Apr 28, 2017

Michael Singleton tells a tale about how his relationship with cooking defined his relationship to what he can call home. It was at a special Baltimore Museum of Art Stoop Storytelling in November 2015. 

Farmers Markets Celebrate Summer

Apr 28, 2017

There’s something that just shouts summer when the smells and colors of a farmer’s market envelope your senses on an early Saturday or Sunday morning as you wander through the just picked vegetables, fragrant flowers and fresh baked goods that fill the aisles. We look at two markets in Baltimore that have truly stood the test of time.

Lawyers in the Library

Apr 27, 2017
Maryland Legal Aid

Lawyers in the Library, a partnership between Maryland Legal Aid and the Enoch Pratt Free Library, grew out of the unrest in Baltimore City after Freddie Gray died from injuries received in police custody. ‘Lawyers in the Library’ gives convenient access to free legal advice right in the neighborhood.  Amy Petkovsek directs the Community Lawyering Initiative at Maryland Legal Aid and her client Shannon Powell, along with Melanie Townsend Diggs, manager of the Pennsylvania Avenue Branch of the Enoch Pratt Free Library, talk about the genesis of the free legal assistance program and the difference its made it more than one thousand people's lives. To volunteer or find more information about Lawyers in the Library, visit Maryland Legal Aid or visit Enoch Pratt Free Library calendar.

Benjamin A. Skolnik and Elizabeth Pruitt / University of Maryland Hornbake Library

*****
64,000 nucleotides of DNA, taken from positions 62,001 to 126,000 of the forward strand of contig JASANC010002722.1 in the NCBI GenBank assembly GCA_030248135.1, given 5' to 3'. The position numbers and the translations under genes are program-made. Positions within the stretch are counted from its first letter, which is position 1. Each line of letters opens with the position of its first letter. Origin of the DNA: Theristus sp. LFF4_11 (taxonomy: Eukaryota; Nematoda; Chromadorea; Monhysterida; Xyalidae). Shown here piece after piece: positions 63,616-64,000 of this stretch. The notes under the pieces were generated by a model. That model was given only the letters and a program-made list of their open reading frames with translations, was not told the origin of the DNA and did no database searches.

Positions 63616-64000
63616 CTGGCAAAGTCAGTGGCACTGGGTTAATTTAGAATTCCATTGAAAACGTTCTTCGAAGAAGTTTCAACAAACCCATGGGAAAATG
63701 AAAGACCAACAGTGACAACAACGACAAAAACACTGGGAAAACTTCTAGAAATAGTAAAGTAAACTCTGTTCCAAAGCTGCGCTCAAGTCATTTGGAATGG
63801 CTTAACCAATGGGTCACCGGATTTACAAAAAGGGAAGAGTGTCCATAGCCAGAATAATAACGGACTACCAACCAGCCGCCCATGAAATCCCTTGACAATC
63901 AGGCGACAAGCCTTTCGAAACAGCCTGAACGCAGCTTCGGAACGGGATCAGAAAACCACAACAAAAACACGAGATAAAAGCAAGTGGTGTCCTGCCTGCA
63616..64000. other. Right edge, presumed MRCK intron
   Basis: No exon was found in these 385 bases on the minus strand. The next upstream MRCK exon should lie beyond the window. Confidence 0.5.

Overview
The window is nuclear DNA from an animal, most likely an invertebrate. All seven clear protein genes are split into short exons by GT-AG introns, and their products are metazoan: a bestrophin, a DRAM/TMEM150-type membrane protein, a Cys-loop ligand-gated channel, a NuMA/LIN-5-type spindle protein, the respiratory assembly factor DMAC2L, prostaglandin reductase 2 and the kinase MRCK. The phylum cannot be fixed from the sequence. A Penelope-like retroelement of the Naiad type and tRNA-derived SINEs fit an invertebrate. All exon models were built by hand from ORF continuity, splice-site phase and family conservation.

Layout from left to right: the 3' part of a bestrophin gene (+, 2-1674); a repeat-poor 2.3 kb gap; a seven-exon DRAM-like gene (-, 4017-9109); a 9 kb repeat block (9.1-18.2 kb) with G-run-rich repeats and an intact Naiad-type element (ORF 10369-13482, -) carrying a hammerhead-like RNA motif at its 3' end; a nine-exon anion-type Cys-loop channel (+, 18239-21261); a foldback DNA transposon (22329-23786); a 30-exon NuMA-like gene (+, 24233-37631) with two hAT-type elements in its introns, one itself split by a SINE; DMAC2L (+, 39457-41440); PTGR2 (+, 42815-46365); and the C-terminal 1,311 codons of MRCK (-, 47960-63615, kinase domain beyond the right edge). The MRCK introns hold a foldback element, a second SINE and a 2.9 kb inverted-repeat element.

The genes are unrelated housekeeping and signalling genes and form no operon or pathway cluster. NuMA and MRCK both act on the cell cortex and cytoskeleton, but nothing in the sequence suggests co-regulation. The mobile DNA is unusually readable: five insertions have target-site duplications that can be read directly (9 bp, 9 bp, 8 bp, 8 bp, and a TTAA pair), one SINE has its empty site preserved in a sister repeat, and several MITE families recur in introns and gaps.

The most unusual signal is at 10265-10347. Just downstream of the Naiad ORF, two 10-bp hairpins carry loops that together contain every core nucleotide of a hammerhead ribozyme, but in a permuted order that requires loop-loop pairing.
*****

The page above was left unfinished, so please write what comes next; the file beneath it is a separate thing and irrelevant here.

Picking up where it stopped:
It was at the Wye Plantation near Easton that the boy Frederick Douglass first realized he was not free. University of Maryland archaeologists have meticulously pieced together clues about the daily lives of the African Americans owned by the Lloyd family -- the garden they designed, the kitchen crops they grew, the foods they cooked and their religious symbols reflecting African spirituality as well as Christianity. Professor Mark Leone gives us a tour of the exhibit “Frederick Douglass & Wye House: Archaeology and African-American Culture in Maryland.”

WYPR

The recent General Assembly session made significant changes in state law about sexual assault, and held back from some other changes. Lawmakers said the state no longer has to prove force in order to prosecute a rape charge; the legislature also gave survivors of child sex abuse more time to sue in court. They did not approve a measure that would have allowed courts, when a child is conceived through rape, to terminate the parental rights of rapists.

Baltimore Speakers Series website

The Baltimore Speakers Series presented by Stevenson University wraps up its current season with an evening that delves into where America stands today on issues of race and reconciliation. Speaker Michele Norris, former host of NPR's All Things Considered and founder of The Race Card Project, offers a preview of Tuesday's discussion that she'll have with fellow speakers Jason Riley, a senior fellow at the Manhattan Institute and a columnist for the Wall Street Journal and Morris Dees, founder the Southern Poverty Law Center. You learn more about Michele Norris’s Race Card Project here and find information about the last evening of the 2016-2017 Baltimore Speakers Series presented by Stevenson University here

Pages